Conservation and Sustainable Use of the Biosphere - WBGU

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Conservation and Sustainable Use of the Biosphere - WBGU

268 G Biosphere-anthroposphere linkages: The Overexploitation Syndrome

Policy failure

Low

High

No data

Figure G 4.2-2

Measure of the trend policy failure with regard to forest resource conservation.

Source: Cassel-Gintz et al, 1999

degree of corruption in state bureaucracy from the

viewpoint of business and society in almost 100 countries.The

basis for this is up to 12 different sources in

which individual countries are evaluated independently

of one another (eg the World Competitiveness

Report or the Political Risk Service). To determine

the resultant components of the trend in policy failure

it was also taken into account that legally binding

forest protection programmes are more difficult to

circumvent than non-binding declarations of intent

on the environment or conservation.

In order to estimate the degree of lobbying in

terms of continued use of forest resources, an

approximation of the forest sector as a proportion of

the gross domestic product was used. Political decisions

in provinces are not reflected in this indicator.

This measure, combined with the composite corruption

index, forms the indicator for policy failure given

in Fig. G 4.2-2 with regard to the protection of forest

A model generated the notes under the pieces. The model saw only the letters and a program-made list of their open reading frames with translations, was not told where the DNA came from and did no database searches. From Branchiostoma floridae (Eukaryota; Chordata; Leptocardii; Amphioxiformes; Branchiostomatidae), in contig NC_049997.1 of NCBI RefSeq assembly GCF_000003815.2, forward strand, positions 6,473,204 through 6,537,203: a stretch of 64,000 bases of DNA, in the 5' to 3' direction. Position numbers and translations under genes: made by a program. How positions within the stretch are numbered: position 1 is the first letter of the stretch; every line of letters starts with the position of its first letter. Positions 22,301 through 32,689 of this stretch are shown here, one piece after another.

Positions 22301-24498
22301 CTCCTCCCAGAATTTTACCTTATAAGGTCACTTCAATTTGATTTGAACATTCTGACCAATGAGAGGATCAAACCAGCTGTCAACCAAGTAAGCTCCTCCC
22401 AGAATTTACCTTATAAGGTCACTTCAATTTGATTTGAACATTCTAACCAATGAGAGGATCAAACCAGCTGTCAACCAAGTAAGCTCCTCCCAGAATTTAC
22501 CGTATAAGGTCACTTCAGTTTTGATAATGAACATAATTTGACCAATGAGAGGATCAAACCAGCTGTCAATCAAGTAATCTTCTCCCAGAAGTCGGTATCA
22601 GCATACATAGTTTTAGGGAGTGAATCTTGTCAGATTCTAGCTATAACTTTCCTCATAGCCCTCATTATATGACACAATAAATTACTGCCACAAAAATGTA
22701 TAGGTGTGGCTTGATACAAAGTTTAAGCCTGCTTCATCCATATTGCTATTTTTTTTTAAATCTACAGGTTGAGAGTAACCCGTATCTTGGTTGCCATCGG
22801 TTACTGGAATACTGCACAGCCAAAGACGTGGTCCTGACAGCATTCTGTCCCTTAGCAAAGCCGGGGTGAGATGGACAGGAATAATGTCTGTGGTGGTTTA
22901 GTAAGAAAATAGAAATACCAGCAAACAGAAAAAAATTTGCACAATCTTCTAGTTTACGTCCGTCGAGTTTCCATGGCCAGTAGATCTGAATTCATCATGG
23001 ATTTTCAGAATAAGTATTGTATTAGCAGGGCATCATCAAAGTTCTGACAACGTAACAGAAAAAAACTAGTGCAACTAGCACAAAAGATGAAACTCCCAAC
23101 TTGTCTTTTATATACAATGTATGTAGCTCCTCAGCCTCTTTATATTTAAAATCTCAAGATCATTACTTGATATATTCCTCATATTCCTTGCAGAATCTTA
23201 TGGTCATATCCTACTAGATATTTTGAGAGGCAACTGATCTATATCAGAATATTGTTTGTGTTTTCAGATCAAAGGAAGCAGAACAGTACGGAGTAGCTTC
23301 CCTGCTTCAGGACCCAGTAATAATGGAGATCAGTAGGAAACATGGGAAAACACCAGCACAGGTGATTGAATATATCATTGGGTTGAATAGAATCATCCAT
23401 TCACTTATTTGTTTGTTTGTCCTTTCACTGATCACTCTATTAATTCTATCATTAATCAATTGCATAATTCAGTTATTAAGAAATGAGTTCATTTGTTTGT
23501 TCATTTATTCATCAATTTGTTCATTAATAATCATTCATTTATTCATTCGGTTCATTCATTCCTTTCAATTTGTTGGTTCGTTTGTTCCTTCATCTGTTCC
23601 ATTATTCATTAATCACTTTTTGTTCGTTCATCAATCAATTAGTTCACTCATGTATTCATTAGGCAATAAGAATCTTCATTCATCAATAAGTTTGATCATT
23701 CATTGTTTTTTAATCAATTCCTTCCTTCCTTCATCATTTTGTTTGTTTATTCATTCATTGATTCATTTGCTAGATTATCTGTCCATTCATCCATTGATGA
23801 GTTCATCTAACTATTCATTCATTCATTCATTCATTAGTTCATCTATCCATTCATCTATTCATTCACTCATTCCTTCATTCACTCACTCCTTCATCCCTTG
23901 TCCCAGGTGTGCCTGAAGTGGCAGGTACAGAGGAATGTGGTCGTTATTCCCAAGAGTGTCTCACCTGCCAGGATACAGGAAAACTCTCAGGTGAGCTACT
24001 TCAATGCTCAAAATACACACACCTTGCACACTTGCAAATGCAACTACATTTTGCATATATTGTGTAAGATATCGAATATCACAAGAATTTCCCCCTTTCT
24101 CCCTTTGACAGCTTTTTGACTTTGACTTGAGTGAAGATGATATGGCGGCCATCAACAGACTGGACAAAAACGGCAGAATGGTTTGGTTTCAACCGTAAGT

resources for the period under analysis (1990–1995).

It may be recognized that in the tropical countries

a high degree of policy failure is present, in particular

in the classic ‘deforestation countries’: Brazil,

Indonesia, Malaysia or the Democratic Republic of

Congo. The trend is much less pronounced in the

North. Exceptions are Canada and Sweden where

lobbying long prevented, and indeed still prevents,

implementation of forest protection measures. In the

South there are only a few exceptions from the otherwise

high level of policy failure. For instance, South

African and Thailand demonstrate a somewhat

weaker form of the trend.

G 4.2.3

Combined intensity

The individual indicators outlined above can with the

help of a fuzzy logic AND operation be combined to

derive an overall indicator for the Overexploitation

Syndrome. This indicator, for which the geographic

distribution is depicted in Fig. G 4.2-3, is the second

component for measuring intensity alongside the

‘type indicator’ in Fig. G 4.1-2.

The map shows that the firewood-determined natural

components in India, China and Nigeria are

reflected in the intensity.The overexploitation of biological

resources in these countries generally affects

secondary forests and constitutes an oft neglected

problem. The Council therefore wishes to emphasize

that in the debate on global forest resources the secondary

forests must not be disregarded.

In addition to these regions, the Overexploitation

Syndrome emerges particularly in Indonesia, Brazil,

Finland, Canada, Congo and a number of other countries.

For this region or group of countries it is important

to consider that the strong importance of the

forestry sector generally speaking and in combina-

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